Pierre Hachach and his friends attacking the offices of Alsharq Al-Awsat is an attack to that last piece of dignity that we as Lebanese have, giving us an image of barbarics who can’t take differing opinions, who think fists are the proper response to speech, who think that chaos is more appropriate than order, and who think that our dignity is restored with violence, not with honor.

How different would that make Pierre Hachach and his friends from those who attacked the Danish Embassy a few years ago because of a Danish newspaper’s caricatures about the Prophet Mohammad? How ironic is it that those same people probably were all about #JeSuisCharlie when the Charlie Hebdo HQ in Paris was attacked in January 2015 by people who were as offended about the dignity of their religion as they are about their country’s?

The answer is not so much.

Pierre Hachach, you would have done better by posting another meaningless Facebook video in which you replied to the caricature than by going down to the newspaper’s offices. I would have probably disagreed with you, but I sure as well wouldn’t be appalled and horrified at how insulting that video’s reflection is of this country you’re supposedly defending.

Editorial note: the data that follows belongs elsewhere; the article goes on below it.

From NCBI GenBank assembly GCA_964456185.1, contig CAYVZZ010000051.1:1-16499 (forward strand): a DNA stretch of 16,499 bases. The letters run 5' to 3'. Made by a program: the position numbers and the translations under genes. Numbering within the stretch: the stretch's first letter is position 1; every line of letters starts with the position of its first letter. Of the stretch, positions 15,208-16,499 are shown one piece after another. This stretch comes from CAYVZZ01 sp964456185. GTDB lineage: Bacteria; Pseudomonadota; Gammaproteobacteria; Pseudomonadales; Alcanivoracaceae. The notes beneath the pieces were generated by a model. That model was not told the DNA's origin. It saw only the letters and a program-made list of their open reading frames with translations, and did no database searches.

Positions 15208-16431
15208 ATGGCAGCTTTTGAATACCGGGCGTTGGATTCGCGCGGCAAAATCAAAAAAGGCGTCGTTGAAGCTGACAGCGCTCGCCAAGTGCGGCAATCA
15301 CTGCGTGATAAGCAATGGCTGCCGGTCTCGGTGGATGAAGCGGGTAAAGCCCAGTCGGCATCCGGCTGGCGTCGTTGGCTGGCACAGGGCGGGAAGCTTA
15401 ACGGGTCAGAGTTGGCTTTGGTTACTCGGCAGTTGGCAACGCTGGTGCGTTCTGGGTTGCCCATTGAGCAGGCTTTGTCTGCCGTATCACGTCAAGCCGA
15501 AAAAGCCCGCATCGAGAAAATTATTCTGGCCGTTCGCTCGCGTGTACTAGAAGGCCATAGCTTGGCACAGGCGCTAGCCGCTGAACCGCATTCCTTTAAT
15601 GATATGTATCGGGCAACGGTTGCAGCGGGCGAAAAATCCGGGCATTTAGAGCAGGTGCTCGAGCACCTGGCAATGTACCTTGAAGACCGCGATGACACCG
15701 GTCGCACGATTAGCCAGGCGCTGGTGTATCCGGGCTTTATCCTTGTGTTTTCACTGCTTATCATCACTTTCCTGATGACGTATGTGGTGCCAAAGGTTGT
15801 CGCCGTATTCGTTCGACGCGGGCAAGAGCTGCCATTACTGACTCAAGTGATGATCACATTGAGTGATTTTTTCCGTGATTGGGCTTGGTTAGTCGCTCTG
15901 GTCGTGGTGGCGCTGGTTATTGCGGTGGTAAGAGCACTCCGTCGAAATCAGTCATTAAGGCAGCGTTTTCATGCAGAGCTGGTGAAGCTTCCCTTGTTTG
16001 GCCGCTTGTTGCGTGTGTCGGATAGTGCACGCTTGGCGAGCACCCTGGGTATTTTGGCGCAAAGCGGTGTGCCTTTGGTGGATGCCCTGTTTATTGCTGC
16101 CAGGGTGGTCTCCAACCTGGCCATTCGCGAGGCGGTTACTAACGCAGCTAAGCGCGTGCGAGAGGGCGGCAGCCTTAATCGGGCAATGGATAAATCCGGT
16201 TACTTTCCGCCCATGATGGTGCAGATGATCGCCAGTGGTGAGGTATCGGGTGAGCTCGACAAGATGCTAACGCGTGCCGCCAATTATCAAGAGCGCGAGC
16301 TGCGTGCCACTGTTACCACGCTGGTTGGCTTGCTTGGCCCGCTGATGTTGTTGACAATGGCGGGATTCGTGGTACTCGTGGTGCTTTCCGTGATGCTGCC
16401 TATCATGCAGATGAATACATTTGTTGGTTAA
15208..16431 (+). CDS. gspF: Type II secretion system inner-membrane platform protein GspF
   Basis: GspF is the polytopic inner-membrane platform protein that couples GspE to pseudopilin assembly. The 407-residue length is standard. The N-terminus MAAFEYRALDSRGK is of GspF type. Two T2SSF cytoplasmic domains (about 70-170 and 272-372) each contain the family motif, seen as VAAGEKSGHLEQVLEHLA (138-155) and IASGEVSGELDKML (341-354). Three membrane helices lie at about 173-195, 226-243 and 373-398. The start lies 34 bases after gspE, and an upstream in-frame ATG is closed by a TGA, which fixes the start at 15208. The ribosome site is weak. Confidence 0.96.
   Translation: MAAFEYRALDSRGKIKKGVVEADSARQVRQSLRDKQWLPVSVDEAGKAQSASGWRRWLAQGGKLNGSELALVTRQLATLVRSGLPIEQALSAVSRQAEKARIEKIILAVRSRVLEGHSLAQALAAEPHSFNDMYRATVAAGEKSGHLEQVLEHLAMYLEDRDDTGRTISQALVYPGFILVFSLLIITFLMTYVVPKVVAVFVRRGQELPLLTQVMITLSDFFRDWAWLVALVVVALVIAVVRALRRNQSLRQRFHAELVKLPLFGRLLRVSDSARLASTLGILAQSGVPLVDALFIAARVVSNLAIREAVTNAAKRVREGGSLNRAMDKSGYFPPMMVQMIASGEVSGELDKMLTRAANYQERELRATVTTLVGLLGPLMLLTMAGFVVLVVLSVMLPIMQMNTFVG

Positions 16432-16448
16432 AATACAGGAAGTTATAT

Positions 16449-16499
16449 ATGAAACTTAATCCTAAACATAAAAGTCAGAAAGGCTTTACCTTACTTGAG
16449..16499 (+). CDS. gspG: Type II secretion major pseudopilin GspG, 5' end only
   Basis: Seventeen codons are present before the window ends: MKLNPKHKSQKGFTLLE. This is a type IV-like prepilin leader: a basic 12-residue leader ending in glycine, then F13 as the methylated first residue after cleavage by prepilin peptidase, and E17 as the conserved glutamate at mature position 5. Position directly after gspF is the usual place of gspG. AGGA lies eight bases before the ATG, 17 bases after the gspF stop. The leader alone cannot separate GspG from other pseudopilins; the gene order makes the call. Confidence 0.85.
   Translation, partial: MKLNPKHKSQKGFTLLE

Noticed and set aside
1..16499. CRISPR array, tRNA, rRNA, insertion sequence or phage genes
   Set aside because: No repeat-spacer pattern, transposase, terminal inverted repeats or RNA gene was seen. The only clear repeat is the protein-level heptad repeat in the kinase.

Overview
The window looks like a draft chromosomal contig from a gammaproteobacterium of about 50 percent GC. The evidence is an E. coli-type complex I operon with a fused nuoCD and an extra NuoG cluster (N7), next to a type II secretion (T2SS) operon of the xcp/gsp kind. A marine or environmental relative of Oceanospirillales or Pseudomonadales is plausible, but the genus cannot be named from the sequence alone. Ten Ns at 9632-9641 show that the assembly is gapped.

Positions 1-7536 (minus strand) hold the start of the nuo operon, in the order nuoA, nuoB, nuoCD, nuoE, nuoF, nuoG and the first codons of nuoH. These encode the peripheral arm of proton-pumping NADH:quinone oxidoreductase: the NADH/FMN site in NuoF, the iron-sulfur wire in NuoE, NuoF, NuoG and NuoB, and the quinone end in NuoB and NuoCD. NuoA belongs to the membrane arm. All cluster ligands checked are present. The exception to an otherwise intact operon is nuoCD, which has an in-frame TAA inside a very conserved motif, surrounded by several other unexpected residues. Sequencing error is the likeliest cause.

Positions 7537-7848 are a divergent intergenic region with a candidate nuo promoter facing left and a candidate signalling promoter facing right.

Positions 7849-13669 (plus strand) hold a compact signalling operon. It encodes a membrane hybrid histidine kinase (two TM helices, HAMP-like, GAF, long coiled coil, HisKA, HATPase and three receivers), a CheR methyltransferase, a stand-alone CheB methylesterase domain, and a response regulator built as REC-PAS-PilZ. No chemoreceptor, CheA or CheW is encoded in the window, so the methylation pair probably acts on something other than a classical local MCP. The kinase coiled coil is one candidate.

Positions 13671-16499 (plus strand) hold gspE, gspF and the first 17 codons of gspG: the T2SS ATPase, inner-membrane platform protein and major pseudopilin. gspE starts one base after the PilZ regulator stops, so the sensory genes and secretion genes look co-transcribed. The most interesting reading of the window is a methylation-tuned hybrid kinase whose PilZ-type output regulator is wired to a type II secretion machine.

To that caricature I say: وإذا أتَتْكَ مَذَمّتي من نَاقِصٍ فَهيَ الشّهادَةُ لي بأنّي كامِلُ.

 

The Best April Fools’ 2012 Pranks

That day is behind us – the only day of the year when you can get away with as many pranks as you can. I was lucky enough not to have fallen for any practical jokes this year. But these are the best ones that I’ve gathered from around the internet.

1 – BBC’s: We Are All Dead

2 – Google’s 8-bit maps:

3 – Forbes’: Romney Drops Out of GOP Race

This piece has caused a frenzy and reached the top of Google news shortly after it was published. People had only read the headline and started spreading it, making it go viral. It was immediately taken down but you can still read it here.

4 – Kodak: Print Your Own Kittens:

5 – Toshiba’s New Laptops: